The Best Years of My Life

Best Years of My Life
Press release
German Foreign Office and Neue Galerie Berlin will present Shahidul Alam at Deutsche Welle?s Global Media Forum and at the Global Forum on Migration and Development in Berlin.
 
With the book publication and the exhibition ?The best years of my life. Bangladeshi Migrants in Malaysia? the international well-known photographer and activist Shahidul Alam will be present on Monday, June 19, 2017 through the Neue Galerie Berlin and with the support of the German Foreign Office on the Global Media Forum of the Deutsche Welle. After the end of the forum in Bonn, the exhibition will be on display at the German Foreign Office in Berlin from Thursday, June 23, 2017, and will be part of the Global Forum on Migration and Development from 28 to 30 June. The Finissage will be published on 30 June 2017 at the Federal Foreign Office with a greeting from the State Secretary Dr. Markus Ederer within the framework of the GFMD. The artist will be present in Bonn and Berlin and will be available for questions and interviews. Further information on the exhibition and the artist in the appendix.
 
As an additional digital component, the Neue Galerie Berlin, together with the technology partner snap2live, presents the newly developed image recognition app ?Neue Galerie Berlin?. All pictures of the Alam exhibition can be scanned with the app (tentatively available on Android). Behind the pictures
 
About
In 2016 Tanja von Unger founded the Neue Galerie Berlin (www.neuegalerieberlin.de).
To provide a relevant platform beyond photography the businessmodel
also collaborates with publishing groups and institutions and is known for its groundbreaking presentation of photographers and their works at economic conferences and events such as the Economic Summit of the Su?ddeutsche Zeitung, Falling Walls Conference, Rheingauer Economic Forum, Global Solutions G 20 Conference of the Dieter von Holtzbrinck publishers.
 
Snap2Life create apps for companies in the media, publishing, automotive, business, sports and advertising sectors. Most of these apps are equipped with our innovative image recognition functionality, which we also provide as an API for integration into other apps. In a fraction of seconds we connect the offline world with any kind of relevant content from the online world.
 
The Deutsche Welle Global Media Forum (GMF) is the Place Made for Minds, where decision makers and influencers from all over the world come together. It?s the global platform put on by Deutsche Welle and its partners and the place where you can connect and strengthen relations with over 2,000 inspiring representatives from the fields of journalism, digital media, politics, culture, business, development, academia and civil society. The conference provides a unique opportunity to network, get inspired and collaborate using a wide variety of state-of-the-art formats.
http://www.dw.com/en/global-media-forum/global-media-forum/s-101219
 
?Towards a Global Social Contract on Migration and Development?
Tenth Global Forum on Migration and Development Summit 28 to 30 June 2017, Berlin
Germany and Morocco have assumed the co-chairmanship of the Global Forum on Migration and Development (GFMD) from 1 January 2017 until 31 December 2018. During this two-year period, the focus will be on the contribution of the GFMD to the United Nations? Global Compact on Migration. The Compact is intended to constitute a strong signal of the international community for an enhanced global migration policy, to be adopted by the community of states in 2018.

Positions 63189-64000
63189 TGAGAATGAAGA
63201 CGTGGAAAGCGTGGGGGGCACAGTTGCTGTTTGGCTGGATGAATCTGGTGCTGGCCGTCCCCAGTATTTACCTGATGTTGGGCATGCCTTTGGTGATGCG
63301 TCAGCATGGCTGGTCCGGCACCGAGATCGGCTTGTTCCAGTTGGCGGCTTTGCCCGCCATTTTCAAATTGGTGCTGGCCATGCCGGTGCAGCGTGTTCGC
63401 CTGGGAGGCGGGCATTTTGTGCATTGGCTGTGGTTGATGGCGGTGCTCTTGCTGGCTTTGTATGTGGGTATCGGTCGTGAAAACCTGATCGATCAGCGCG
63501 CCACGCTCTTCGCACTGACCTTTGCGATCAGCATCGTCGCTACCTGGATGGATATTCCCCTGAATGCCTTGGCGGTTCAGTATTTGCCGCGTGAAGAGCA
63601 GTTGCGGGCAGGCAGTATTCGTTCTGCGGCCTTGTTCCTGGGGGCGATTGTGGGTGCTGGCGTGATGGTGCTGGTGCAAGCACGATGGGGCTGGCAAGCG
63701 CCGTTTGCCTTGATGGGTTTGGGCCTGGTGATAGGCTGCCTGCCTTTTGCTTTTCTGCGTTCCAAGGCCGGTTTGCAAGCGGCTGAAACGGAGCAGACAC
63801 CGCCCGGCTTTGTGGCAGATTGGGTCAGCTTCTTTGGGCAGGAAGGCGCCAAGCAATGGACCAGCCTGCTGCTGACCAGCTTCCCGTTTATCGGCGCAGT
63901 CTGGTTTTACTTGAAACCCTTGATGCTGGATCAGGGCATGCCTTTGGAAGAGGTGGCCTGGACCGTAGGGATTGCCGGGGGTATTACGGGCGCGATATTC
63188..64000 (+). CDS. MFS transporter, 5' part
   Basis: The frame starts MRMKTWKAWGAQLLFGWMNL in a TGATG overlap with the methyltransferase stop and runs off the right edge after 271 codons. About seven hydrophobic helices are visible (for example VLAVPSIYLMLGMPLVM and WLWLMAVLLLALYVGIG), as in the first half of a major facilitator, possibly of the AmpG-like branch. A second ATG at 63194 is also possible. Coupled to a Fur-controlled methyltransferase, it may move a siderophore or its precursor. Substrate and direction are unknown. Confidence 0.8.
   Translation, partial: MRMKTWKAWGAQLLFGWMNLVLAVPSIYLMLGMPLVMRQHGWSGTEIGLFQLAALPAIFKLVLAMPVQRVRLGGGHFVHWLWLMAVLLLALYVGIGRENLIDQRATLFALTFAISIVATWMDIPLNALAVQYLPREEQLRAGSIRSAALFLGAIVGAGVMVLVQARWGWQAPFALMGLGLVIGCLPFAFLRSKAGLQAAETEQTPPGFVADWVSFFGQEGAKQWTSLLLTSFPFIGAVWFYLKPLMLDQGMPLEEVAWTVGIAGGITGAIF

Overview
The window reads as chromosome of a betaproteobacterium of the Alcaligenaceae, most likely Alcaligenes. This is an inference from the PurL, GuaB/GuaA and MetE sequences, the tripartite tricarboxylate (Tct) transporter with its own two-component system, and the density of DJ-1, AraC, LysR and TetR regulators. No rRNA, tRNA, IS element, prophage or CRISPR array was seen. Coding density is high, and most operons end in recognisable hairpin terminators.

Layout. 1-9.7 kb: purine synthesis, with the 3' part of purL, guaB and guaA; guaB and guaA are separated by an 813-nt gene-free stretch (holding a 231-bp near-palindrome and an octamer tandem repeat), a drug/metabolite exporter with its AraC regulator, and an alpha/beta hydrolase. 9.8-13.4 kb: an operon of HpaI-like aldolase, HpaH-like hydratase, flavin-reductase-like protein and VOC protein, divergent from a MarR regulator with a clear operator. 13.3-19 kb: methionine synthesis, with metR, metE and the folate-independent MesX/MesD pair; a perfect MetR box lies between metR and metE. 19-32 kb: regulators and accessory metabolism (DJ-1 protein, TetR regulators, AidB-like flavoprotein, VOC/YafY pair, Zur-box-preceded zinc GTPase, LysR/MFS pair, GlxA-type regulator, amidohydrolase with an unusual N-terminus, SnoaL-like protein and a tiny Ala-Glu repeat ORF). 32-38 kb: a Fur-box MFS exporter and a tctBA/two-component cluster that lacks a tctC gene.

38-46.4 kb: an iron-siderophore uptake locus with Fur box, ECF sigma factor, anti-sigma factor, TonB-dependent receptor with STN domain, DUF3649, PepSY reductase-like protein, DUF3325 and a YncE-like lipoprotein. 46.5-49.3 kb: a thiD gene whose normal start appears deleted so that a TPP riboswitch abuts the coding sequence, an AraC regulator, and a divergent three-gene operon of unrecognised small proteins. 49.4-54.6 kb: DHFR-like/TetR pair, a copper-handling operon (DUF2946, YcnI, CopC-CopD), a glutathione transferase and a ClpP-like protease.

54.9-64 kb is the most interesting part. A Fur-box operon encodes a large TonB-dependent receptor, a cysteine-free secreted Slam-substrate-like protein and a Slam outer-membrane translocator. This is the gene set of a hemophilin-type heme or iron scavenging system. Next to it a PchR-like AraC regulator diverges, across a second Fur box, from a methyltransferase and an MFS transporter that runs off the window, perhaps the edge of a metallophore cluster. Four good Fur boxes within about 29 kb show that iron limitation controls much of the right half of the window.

https://gfmd.org

Footprint Modulation: art, climate and displacement

An exhibition by Metaceptive Projects + Media

5th June ? 5th July 2015 across five venues in Durham, UK

Introductory description from the curator and artistic director, Kooj Chuhan
International artists, researchers, communities and local activists are combining forces using art to push climate change up the agenda in a ground-breaking exhibition titled Footprint Modulation. The exhibition focuses on the massive and increasing impact that climate change will have on humans by forcing us to abandon our homes and migrate. The renowned, award-winning Bangladeshi photographer Shahidul Alam presents work for the first time in the North East. Platform based in London use film and performance to highlight the corruption within global oil. A number of UK-based artists from diverse backgrounds provoke us to connect with human realities in other countries. The New York based architecture and digital art company Diller Scofidio + Renfro present a film commissioned by the Cartier Foundation to artistically re-interpret data about climate migration.
FootprintModulation-poster_A4_PREVIEW Continue reading “Footprint Modulation: art, climate and displacement”

Palestine is still the issue

by John Pilger


King Abdullah’s historic speech was made in 1947. This film by Pilger was made in 2002. Even in 2014, Israelis and the western world seem to have learnt little.

Memory, Justice, Healing

Memory, Justice, Healing evening at Making Democracy Real 2014 with Salman Rashid, Rajmohan Gandhi, Archana Rao and Rahul Bose

A week earlier, he had received a letter from his youngest sister Tahira. Having completed her higher secondary school exams, she was visiting with her older sister Zubaida whose husband was then a surveyor with the Survey of India and posted at Solan midway between Kalka and Simla. Tahira had written that Solan was rife with communal tension and that she wanted to be with the parents in Jalandhar. She asked her brother if he could come for her to take her home.
Memory, Justice, Healing evening Continue reading “Memory, Justice, Healing”

THE DREAM BOAT

A boatload of refugees making the 200-mile journey to Christmas Island.

THE DREAM BOAT

By LUKE MOGELSONMore than a thousand refugees have died trying to reach Christmas Island. But faced with unbearable conditions at home, they keep coming.Photographs by